What are people's thoughts on working as an "Investment Professional" for either of these two firms? Is it a significant advantage to be aligned with a firm that is known as being primarily institutionally focused, particularly when trying to win ultra high net work clients?<?:namespace prefix = o ns = "urn:schemas-microsoft-com:office:office" />
Are they trying to recruit you? Ivy league MBA's, top of class firms, the elite of the elite. I doubt anyone here can provide any 'inside' insight to you question though.
If you even qualify to work at these firms I would assume that it doesn't get any better from an elephant hunting standpoint. My understanding is that it's $5 million minimums for Lehman and $10 million minimums for Goldman.
Goldman is a great firm with a great foundation and program. Most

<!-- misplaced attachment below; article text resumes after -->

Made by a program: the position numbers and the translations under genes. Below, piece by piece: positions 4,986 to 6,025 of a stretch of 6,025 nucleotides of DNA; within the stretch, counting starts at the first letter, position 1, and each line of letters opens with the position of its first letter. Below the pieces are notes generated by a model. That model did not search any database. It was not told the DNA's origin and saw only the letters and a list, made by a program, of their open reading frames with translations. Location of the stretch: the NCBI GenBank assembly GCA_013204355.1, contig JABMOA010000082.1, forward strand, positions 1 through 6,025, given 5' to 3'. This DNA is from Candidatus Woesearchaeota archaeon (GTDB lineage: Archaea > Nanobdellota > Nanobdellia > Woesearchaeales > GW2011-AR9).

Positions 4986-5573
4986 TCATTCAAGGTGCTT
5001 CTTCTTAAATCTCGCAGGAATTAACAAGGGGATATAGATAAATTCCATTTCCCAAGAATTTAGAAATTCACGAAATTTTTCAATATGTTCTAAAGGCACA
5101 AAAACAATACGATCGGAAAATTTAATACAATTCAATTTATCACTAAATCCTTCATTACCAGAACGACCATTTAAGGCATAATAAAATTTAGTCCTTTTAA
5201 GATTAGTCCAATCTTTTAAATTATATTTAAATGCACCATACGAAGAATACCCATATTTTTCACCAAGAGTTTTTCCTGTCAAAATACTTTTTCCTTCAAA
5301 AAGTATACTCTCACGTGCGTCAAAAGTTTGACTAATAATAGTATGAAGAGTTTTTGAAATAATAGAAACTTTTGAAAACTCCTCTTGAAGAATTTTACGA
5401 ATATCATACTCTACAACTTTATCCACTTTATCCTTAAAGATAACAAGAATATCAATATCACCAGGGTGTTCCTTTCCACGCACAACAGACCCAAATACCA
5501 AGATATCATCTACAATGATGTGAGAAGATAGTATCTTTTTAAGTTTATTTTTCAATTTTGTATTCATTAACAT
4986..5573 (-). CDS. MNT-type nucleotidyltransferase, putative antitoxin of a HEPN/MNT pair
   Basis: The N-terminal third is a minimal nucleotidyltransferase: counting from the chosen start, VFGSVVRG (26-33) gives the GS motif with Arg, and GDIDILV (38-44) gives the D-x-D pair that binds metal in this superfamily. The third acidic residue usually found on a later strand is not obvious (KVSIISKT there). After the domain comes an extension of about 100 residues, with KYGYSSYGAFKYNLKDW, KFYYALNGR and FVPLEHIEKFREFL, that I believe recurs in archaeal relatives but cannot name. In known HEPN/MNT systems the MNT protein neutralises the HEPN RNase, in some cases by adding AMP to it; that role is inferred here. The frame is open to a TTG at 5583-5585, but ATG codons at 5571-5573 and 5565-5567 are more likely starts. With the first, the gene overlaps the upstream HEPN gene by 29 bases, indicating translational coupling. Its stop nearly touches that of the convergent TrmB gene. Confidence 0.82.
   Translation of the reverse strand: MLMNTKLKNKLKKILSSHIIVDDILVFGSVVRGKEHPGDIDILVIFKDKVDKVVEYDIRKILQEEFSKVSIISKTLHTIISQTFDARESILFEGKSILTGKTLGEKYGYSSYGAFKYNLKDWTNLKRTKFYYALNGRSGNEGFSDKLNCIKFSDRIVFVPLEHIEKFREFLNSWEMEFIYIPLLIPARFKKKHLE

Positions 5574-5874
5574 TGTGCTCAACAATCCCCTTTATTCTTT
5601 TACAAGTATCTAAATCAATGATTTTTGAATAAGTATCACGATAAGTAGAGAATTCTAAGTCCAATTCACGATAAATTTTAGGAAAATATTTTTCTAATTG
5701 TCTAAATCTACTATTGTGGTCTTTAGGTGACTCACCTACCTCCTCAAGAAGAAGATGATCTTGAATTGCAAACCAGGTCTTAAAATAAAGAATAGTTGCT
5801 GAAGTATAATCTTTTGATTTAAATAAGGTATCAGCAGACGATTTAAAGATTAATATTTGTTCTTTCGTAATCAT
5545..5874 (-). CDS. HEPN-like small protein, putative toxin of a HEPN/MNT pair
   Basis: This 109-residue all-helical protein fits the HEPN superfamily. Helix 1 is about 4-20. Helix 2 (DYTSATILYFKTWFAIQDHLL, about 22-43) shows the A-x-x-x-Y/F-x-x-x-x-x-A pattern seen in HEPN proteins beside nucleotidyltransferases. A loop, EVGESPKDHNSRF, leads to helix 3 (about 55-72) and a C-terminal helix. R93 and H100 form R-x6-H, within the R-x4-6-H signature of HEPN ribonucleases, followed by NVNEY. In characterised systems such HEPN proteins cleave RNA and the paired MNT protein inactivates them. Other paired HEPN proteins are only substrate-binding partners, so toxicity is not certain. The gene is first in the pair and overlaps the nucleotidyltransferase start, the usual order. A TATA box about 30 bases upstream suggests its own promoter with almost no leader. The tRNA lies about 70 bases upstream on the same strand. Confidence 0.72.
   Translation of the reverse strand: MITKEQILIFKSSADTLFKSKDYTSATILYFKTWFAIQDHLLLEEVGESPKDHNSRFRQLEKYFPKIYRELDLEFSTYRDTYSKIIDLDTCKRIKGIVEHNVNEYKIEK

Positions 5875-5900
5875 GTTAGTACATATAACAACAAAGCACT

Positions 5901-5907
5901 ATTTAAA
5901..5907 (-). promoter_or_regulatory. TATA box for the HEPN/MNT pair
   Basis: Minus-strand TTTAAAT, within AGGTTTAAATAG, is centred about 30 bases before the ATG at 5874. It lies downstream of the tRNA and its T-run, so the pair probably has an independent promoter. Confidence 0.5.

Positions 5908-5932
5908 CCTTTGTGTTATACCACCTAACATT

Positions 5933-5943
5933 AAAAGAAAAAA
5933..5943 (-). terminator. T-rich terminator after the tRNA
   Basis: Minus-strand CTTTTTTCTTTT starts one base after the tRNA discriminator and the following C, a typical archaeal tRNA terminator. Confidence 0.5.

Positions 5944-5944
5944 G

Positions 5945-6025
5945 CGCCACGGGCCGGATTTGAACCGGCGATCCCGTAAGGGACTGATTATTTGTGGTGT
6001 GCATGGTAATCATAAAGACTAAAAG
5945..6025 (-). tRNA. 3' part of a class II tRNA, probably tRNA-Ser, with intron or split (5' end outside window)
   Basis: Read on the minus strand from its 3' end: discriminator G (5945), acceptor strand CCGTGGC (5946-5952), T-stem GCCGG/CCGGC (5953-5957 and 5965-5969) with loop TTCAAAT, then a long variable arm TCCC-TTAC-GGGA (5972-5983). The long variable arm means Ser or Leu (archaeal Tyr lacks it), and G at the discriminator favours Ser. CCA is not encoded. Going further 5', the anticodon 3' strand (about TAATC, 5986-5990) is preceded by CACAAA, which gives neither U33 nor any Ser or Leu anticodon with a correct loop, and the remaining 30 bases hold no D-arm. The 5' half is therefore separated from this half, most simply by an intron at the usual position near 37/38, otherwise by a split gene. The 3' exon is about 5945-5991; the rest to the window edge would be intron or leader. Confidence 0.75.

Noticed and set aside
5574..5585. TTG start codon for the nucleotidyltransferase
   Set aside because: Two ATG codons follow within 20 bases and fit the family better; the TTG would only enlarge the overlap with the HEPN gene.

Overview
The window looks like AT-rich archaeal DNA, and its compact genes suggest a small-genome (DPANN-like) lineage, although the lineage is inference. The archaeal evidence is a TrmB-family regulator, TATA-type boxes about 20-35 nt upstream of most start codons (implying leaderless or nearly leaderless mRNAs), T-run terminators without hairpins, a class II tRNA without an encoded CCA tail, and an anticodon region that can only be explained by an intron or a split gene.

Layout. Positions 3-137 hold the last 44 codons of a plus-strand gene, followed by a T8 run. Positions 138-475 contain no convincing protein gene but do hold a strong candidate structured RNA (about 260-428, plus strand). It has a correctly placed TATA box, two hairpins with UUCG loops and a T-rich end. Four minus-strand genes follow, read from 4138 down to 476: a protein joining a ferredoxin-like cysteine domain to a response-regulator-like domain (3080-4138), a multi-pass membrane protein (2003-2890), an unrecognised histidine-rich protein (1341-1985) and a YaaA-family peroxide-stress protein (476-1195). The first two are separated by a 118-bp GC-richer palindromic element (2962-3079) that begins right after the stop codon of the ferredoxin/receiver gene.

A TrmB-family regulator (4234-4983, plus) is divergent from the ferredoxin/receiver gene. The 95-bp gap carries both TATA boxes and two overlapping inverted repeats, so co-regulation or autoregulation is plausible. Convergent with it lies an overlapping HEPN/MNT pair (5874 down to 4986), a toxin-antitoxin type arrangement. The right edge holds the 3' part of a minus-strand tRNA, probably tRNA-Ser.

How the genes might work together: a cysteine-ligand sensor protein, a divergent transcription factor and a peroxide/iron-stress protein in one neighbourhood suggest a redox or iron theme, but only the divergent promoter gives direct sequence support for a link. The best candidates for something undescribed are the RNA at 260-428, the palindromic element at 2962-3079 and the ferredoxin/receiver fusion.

of the "brokers" on these boards dont know anything about these guys
because they are too busy trying to get grandma's 401k rollover.
Goldman slashed their pay a while back and lost a bunch of their top
teams. Lehman and Goldman are great firms and if you have a
chance, you should go work for them.
Thanks or the responses. I'm at a top b-school now and am spending my summer on an institutional high yield desk (working in sales). I just feel as though my skill sets may be better suited for a PWM position. Working on a trading floor seems like a 10 to 15 year sprint where people make a lot of money, but burn out young. Guys over 40 are like dinosaurs here. <?:namespace prefix = o ns = "urn:schemas-microsoft-com:office:office" />
If you can survive the first 5 years in a pwm role, it seems like a much better long term play especially at a place like Goldman. Thoughts?
Look, Goldman is the king of the hill. What more needs to be said? They mint millionaires there and if you can hang then by all means go for it. I doubt anyone here works there or can be of much use in giving you a current prospective on what it's like to be a broker there. If you get in though, you gotta let us in on what it's like. I'm certainly curious.